Former Houston Astros general manager Jeff Luhnow, in an interview that aired on Monday, once again denied that he knew about the team's sign stealing in 2017 and '18, and said individuals who were involved with the scandal are still working for the club.
Luhnow, in his first public comments since issuing a statement after being fired in January, told Houston TV station KPRC he got access to 22,000 text messages from Astros video room personnel after he was fired because of the scandal. He said the messages clearly show the scope of the cheating and exonerate him from wrongdoing.
"It's pretty clear who was involved in the video-decoding scheme, when it started, how often it happened and basically when it ended. And it's also pretty clear who was not involved," Luhnow said. "And I don't know why that information, that evidence, wasn't discussed in the ruling, wasn't used. The people who were involved that didn't leave naturally to go to other teams are all still employed by the Astros.
"In fact, one of the people who was intimately involved, I had demoted from a position in the clubhouse to a position somewhere else, and after I was fired, he was promoted back into the clubhouse. So none of those people faced any repercussions. They weren't discussed in the report, but the evidence is all there that they were involved."
Luhnow said the texts were part of Major League Baseball's investigation into the cheating and that the Astros had access to them, as well.
MLB commissioner Rob Manfred, speaking on Keyshawn, JWill, & Zubin on ESPN Radio on Tuesday morning, disputed Luhnow's account of the events.
"The 22,000 electronic messages that Jeff talked about over and over again were a fraction of the evidence in the case," Manfred said. "There was a lot of other evidence -- electronic, testimonial -- which indicated Jeff's culpability in this matter.
"Secondly, whether he exactly knew what was going on or not is really beside the point. After the Apple Watch incident [when the Red Sox used the devices to steal signs against the Yankees], I wrote to all the GMs. I put them on notice that it was their obligation to make sure that their organizations were not violating any of the sign-stealing rules.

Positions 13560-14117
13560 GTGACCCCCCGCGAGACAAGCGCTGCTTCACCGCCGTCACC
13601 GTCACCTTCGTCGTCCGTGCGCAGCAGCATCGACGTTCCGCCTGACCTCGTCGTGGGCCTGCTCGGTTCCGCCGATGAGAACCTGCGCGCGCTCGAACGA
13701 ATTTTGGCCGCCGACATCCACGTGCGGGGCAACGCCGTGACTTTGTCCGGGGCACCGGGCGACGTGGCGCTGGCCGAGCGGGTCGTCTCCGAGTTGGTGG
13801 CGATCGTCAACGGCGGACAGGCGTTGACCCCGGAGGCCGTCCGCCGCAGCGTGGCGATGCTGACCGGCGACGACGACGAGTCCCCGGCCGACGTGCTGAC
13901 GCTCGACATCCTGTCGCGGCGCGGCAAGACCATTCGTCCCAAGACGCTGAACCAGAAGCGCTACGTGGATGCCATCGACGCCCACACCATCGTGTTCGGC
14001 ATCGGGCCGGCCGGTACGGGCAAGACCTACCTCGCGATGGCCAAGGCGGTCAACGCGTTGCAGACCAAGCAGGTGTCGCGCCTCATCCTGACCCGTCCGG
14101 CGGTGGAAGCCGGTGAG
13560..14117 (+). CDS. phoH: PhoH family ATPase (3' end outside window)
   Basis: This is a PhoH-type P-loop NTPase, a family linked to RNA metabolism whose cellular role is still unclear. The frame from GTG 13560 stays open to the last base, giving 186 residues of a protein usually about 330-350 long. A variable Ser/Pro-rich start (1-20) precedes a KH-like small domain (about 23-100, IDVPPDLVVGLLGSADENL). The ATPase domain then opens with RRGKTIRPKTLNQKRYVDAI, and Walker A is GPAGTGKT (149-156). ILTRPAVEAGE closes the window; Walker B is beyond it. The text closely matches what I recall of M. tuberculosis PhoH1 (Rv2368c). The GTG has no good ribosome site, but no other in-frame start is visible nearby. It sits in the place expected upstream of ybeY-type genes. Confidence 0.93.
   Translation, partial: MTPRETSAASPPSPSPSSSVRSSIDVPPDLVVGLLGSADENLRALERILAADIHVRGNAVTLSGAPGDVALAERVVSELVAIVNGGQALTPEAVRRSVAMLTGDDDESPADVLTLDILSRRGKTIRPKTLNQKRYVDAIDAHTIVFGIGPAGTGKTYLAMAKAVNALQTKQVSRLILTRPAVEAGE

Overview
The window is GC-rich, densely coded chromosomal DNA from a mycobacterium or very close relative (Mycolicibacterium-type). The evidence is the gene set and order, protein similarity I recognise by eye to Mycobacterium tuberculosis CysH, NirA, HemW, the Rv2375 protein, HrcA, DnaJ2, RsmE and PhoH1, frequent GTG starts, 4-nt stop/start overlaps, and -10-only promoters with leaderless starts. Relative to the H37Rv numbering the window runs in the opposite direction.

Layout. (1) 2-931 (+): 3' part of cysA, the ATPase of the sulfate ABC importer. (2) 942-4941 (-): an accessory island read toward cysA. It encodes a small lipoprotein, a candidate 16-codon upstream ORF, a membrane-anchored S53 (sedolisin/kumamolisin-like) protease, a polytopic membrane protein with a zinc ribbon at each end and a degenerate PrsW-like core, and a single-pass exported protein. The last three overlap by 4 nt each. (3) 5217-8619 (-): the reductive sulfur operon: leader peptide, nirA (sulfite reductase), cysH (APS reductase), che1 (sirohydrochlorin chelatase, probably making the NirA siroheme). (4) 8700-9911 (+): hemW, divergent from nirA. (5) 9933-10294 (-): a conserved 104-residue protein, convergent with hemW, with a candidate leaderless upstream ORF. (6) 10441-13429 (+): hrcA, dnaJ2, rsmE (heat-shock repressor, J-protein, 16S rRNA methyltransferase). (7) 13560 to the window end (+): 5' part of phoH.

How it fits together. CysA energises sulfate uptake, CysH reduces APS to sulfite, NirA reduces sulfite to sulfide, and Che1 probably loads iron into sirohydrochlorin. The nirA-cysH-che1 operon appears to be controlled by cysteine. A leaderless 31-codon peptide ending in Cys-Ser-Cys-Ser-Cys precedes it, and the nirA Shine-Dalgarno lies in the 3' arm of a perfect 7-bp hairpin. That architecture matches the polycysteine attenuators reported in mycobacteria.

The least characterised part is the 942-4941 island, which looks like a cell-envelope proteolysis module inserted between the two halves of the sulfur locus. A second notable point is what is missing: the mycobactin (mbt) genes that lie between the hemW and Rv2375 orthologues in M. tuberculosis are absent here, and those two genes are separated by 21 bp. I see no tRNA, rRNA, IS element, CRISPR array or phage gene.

"I think it's pretty clear from the facts that Mr. Luhnow failed to discharge that obligation. He damaged the game, and as a result, he was disciplined."
A league investigation confirmed the Astros had cheated by using a camera-based, sign-stealing system during the regular season and playoffs of their World Series-winning 2017 season and during part of the 2018 regular season.
MLB announced its discipline of the Astros in January, suspending Luhnow and manager AJ Hinch for the entire 2020 season while stripping the organization of four draft picks and levying a $5 million fine. Luhnow and Hinch were fired by owner Jim Crane shortly after the league's punishment was announced. Luhnow first denied any wrongdoing in a statement in January.
Luhnow also told KPRC-TV that he met with Manfred at the league's offices in New York after receiving a letter detailing the accusations against him. Luhnow said he presented to Manfred a lengthy binder containing emails, documents and testimony to counter the allegations. Luhnow also said he asked Manfred if a lie detector test could be administered on him.
"He turned down my offer to do a polygraph test. I don't know how much of the 150-page binder he read, but none of it made its way into the final report, so frankly, he had his mind made up," Luhnow said. "He was going to punish me. There was nowhere else to go. He was going to punish AJ [Hinch], as well, and AJ admitted that he knew."
Luhnow added: "They found something that they believe is evidence. It's not. I refuted it very quickly and thoroughly, but it was enough for them to feel good about suspending me."